Then I had to get the orders ready for the train. There was one order for the engineer, who was in the engine (of course) and another copy for the conductor, who rode in the caboose. (That’s why I think I had to make an original and two copies because I’m sure one had to be kept on file in the depot.) If the train was going to stop, it wasn’t such a big deal because then I would see the engineer and the conductor and just hand them the train orders. But . . . if the train wasn’t going to stop, it was a whole ‘nuther’ story. In that case, I had to prepare the train orders–and the forks. The forks were long, skinny poles that at the end had “forks”–two pieces of wood, similar to that of the pole, about a foot long, and that angled out from the main pole. There was a special string that had a loop in it that was put taut between these two sticks. The train order had to be rolled up and put into this small loop so that it wouldn’t come out. One of these forks was very long, and the order for the engineer went in that one. The other was shorter, and that one was for the conductor. Then when the train was going to come by, I had to go out on the platform and stand next to the tracks. First, I would hold the long one up, and as the train came by, the engineer would stick his arm out his window, and in that way, catch the string with the train order. Then when the caboose passed by the conductor would either be inside and stick his arm out the window or be standing on the back of the caboose. In either case, he would be a lot lower than the engineer; that’s why one fork was shorter. This little event was probably the scariest part of anything I did while working for the railroad–standing there just a couple of feet by a humongous machine whizzing by and hoping some piece of metal strapping from a boxcar wouldn’t swipe me across the face and hoping that I had the fork stuck up there close enough so they each could reach their copy of the train order, because who knew what might happen if they didn’t get the message!

But as I said there were also quiet times in the depot. Even though Abilene had/has the Eisenhower Center, Old Abilene Town, and the Greyhound Hall of Fame, and a lot of tourists come from all over to visit, it was/is only a town of about 6,000 people, so even with the tourists, it’s not actually teeming with people. So during the quieter times, there would be one or two locals who liked to come in and shoot the breeze, and sometimes we’d just stand by the glass double doors that looked out onto the street that ran parallel to the depot on the north side. It was a wide street, so there was actually extra space for cars to park out there. In other words, if someone was driving up just to drop another person off at the depot, they would drive between the parked cars and the depot, and the actual street was even further behind the parked cars. Because some of Abilene’s downtown streets are narrow and don’t have much parking, some people who worked close by parked there cars there by the depot. That was where we who worked in the depot also parked our cars. And that’s where I parked my VW. On the other side of the street was a typical small town hotel of 3 or 4 stories and next to it was a liquor store, so while we stood by the doors passing the time of day, the most interesting thing to do was watch who was going in and out of the hotel and the liquor store. (Sounds a little bit like Mayberry, doesn’t it?)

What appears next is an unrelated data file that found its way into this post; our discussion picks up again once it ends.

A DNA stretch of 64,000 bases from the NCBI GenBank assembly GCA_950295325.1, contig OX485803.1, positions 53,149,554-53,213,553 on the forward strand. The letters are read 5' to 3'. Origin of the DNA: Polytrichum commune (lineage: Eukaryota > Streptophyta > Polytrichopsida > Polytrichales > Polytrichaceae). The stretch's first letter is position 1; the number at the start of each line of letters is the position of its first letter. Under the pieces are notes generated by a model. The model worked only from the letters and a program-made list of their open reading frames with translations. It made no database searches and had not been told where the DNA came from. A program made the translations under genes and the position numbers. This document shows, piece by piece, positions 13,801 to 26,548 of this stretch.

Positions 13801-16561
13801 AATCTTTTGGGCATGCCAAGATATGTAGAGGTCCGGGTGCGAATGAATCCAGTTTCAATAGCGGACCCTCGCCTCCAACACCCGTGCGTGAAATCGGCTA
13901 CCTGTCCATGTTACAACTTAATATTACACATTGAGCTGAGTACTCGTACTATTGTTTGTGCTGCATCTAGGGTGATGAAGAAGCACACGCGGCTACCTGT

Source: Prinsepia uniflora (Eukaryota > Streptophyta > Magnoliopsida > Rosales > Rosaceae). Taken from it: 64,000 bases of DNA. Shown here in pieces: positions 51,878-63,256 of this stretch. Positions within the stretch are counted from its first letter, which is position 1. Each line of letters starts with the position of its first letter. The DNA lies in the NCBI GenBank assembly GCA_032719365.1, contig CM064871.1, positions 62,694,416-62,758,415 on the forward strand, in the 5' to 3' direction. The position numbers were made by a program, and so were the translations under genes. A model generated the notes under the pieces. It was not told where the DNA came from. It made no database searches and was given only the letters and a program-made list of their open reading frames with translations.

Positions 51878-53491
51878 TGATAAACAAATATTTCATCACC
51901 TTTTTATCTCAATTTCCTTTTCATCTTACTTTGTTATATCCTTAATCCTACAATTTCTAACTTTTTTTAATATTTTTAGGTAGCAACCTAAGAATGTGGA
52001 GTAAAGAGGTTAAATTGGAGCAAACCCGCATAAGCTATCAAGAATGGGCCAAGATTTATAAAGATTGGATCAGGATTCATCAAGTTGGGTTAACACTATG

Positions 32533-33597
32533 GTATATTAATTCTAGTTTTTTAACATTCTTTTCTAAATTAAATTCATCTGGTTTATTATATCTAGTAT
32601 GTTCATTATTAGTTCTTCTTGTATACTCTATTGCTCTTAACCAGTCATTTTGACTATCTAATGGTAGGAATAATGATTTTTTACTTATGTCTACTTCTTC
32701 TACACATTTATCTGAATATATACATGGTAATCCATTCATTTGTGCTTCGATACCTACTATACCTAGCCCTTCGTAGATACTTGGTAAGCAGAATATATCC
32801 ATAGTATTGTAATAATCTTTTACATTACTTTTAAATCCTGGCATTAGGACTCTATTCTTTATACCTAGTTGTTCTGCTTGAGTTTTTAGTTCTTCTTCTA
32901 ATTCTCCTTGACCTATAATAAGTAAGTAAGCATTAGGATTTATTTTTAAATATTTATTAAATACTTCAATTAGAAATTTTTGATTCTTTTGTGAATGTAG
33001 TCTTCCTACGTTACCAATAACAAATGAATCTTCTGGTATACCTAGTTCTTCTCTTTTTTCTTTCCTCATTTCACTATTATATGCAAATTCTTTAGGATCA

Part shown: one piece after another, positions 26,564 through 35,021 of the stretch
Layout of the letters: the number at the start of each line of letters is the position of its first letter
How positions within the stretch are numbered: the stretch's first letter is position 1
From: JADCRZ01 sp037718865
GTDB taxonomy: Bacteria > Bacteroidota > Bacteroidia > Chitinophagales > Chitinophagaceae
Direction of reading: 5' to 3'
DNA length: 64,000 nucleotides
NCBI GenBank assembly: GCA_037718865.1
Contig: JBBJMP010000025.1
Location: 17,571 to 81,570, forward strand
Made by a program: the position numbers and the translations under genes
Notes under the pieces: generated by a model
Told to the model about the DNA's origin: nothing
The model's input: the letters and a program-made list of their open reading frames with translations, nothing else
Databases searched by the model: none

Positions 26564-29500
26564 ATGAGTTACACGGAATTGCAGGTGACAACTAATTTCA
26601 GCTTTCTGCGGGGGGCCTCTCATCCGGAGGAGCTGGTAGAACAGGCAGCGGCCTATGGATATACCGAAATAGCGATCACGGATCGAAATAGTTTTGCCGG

One day we were standing at the doors looking out when a big convertible with the top down and two guys inside it pulls up in front of the liquor store. The two guys go into the liquor store and come back out and get back in the convertible. Then from somewhere, maybe the liquor store, another guy runs to the convertible and starts punching the driver, who, meanwhile, throws the car into reverse. They’re fighting–half in, half out–of the car, and the car with no one controlling it makes a big ‘ol backwards U-turn and bams into the side of the rear of my VW, mostly crunching the back fender. I don’t actually remember what happened immediately after that. I suppose we called the police.

Anyway, it turned out that the guys in the car were soldiers from Ft. Riley (the big army base about 25 miles east of Abilene). Eventually, I had to go over to Ft. Riley to find these guys and their commanding officer to get them to pay for the damage to my car. The car was still drivable, but having my first car crunched right before my eyes like that was not a happy moment.

Later on in the fall, I had to go back to Abilene to serve as a witness in the assault case. What the outcome of that was, I don’t remember.

Purple, but not mine.

Purple, but not mine.

When I finally got the money from them (or their insurance), I took the car back to Great Bend, where I had bought it. They fixed the body damage, and I had them paint my VW purple! There were not many purple VWs in Kansas in those days, so everybody who knew me at college always knew my car.